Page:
The NOAA National Weather Service and America's emergency managers continue to strengthen their partnership to help protect lives and property faced by the threat of severe weather. One shining example of this alliance is The Emergency Managers Weather Information Network (EMWIN), a system that transmits live weather information to computers across the U.S., the Caribbean, Central America and over most of the Pacific Ocean.
EMWIN Is A
The EMWIN data stream is retrieved from satellite by emergency management groups and municipal agencies, and retransmitted through local radio frequencies. The VHF retransmission can be accessed by anyone within a 40-50 mile range of the transmitter's signal and displayed on their computer screen. Using retransmission software, agencies can tailor the information to fit their specific area by filtering the products-warnings, watches and other weather news that do not apply.
Through the Internet,
computer users also can receive the broadcast or access the data stream
by visiting the EMWIN Web site at http://iwin.nws.noaa.gov/emwin/index.htm.
Users are given a choice of receiving weather information with enhanced
graphics, including radar and satellite images, or in a plain text format.
Additionally, users can download EMWIN software from commercial EMWIN
software vendors that operates with the Internet or through other wireless
Anyone who receives the broadcast can configure their computer to sound an alarm when a certain product arrives. Alarm features include: automatic activation of lights, sirens, printers, pagers, electronic mail and other forms of notification. These techniques are ideal for people on the go, the disabled, emergency management operation centers or anyone that needs to stay informed about weather and emergency situations.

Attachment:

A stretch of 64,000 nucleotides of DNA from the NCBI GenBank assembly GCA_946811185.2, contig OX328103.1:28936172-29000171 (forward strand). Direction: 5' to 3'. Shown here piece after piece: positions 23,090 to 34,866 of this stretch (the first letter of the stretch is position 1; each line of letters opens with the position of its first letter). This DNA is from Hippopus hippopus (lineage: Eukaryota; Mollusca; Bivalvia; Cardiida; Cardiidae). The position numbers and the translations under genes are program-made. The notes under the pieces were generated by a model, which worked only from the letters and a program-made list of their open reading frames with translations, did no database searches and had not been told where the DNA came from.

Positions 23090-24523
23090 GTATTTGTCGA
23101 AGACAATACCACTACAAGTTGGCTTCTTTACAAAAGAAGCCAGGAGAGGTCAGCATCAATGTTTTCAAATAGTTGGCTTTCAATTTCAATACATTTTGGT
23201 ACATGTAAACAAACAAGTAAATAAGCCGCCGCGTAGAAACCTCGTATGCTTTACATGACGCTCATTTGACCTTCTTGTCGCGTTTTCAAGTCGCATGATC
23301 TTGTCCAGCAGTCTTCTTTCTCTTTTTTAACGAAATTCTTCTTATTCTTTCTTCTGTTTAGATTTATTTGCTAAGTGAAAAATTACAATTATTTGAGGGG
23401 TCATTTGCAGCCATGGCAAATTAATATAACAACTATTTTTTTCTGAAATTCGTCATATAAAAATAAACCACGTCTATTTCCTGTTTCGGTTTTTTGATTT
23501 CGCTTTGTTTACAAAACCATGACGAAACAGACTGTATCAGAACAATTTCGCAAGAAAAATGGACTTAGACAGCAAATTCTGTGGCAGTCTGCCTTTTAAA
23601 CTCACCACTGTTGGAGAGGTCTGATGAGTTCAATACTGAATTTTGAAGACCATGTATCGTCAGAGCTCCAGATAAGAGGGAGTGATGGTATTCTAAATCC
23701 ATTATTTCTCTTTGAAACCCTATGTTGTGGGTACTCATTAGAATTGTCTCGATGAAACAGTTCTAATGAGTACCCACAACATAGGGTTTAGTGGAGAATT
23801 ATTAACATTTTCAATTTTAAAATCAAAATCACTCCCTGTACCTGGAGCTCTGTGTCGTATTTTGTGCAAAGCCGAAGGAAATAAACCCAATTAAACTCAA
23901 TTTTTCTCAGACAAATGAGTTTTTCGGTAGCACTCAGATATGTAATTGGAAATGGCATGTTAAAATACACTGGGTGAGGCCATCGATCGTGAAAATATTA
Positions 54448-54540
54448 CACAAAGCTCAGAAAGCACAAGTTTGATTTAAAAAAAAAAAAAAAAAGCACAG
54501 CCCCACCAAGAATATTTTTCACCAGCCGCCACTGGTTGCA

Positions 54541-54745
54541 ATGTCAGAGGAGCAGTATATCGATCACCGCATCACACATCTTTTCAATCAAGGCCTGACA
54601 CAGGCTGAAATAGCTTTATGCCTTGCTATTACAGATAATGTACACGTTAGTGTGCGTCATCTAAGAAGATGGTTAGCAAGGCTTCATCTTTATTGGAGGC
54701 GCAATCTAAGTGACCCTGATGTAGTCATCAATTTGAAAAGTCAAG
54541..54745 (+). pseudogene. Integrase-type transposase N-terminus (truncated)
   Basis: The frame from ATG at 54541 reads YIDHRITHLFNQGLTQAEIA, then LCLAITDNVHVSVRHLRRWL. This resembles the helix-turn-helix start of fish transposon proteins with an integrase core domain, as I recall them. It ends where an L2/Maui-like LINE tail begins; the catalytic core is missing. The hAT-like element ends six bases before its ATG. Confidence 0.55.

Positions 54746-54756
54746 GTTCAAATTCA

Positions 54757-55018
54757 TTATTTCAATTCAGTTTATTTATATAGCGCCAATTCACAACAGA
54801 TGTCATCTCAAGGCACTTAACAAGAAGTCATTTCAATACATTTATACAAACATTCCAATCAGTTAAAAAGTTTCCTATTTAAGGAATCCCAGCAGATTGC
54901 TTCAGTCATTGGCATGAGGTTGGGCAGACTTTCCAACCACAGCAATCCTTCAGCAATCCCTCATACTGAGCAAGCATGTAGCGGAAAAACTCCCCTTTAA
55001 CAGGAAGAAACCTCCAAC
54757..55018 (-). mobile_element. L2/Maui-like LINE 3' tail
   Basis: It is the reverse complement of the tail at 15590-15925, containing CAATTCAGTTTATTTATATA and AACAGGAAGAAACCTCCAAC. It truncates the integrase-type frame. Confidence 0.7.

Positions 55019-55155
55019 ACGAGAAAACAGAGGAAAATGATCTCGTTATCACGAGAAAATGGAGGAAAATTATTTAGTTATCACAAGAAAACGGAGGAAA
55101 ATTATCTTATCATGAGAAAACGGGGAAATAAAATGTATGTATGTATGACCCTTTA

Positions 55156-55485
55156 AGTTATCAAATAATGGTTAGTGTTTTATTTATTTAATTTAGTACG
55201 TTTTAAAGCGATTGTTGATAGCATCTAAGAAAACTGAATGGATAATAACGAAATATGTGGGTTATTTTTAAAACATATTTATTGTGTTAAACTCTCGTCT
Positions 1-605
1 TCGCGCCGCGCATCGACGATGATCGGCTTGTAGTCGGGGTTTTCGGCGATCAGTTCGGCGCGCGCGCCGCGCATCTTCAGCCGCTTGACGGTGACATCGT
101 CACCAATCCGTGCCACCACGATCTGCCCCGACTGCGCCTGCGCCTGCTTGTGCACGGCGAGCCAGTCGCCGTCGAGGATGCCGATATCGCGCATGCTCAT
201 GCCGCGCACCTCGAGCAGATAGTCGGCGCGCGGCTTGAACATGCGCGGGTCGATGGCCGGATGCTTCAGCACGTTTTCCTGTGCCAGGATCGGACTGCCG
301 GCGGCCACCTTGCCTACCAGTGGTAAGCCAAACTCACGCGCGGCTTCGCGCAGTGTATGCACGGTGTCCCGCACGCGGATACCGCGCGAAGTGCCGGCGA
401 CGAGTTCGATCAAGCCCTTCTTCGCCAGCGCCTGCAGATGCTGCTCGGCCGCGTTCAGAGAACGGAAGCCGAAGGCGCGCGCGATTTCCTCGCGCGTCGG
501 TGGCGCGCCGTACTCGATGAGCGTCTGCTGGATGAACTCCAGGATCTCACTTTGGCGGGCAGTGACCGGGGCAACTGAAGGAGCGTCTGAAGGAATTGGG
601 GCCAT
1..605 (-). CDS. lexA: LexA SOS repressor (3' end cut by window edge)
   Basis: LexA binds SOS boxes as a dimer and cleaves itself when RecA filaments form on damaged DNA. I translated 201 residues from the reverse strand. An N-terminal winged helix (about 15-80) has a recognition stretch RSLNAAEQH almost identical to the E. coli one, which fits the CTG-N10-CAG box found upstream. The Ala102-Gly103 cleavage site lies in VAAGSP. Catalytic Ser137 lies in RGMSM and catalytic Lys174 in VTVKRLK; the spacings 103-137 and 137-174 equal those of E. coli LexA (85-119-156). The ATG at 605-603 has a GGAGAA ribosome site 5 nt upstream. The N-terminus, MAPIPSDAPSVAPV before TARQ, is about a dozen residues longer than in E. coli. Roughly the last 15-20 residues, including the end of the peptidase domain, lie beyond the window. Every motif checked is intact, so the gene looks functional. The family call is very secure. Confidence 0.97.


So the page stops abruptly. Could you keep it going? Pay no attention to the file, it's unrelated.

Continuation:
EMWIN is currently undergoing a transition to remain compatible with the next series of GOES satellites, the GOES-N thru P constellation. Sometime before 2011 the current GOES satellite will be replaced by the new series. All current EMWIN users will need to migrate to newer technologies due to frequency, power and modulation changes. To meet these future needs the NOAA National Weather Service is now working on EMWIN-N. In coordination with the NOAA Satellite and Information Service, a working prototype has been developed and is in the final stages of testing. The prototype is capable of receiving both the current and future broadcasts allowing for a smooth transition. Details will be available to manufacturers and the public on the EMWIN Web site. Moving to the EMWIN-N broadcast will allow the NOAA National Weather Service to make use of improved technologies and will double the current data rate. As always, the NOAA National Weather Service is dedicated to seeking ways and means of making the upcoming transition as low in cost as possible to the EMWIN user community.
For the latest information about EMWIN transmission and reception capabilities check http://iwin.nws.noaa.gov/emwin/winbca.htm.
In many areas the EMWIN data is rebroadcast by local radio. For further information about rebroadcasts visit http://iwin.nws.noaa.gov/emwin/retrans.htm.
For updated information about the EMWIN vendors, including technical information about their hardware and software visit http://iwin.nws.noaa.gov/emwin/winven.htm.
For more information contact Chris Vaccaro, NOAA National Weather Service, at (301) 713-0622.
Updated May 2005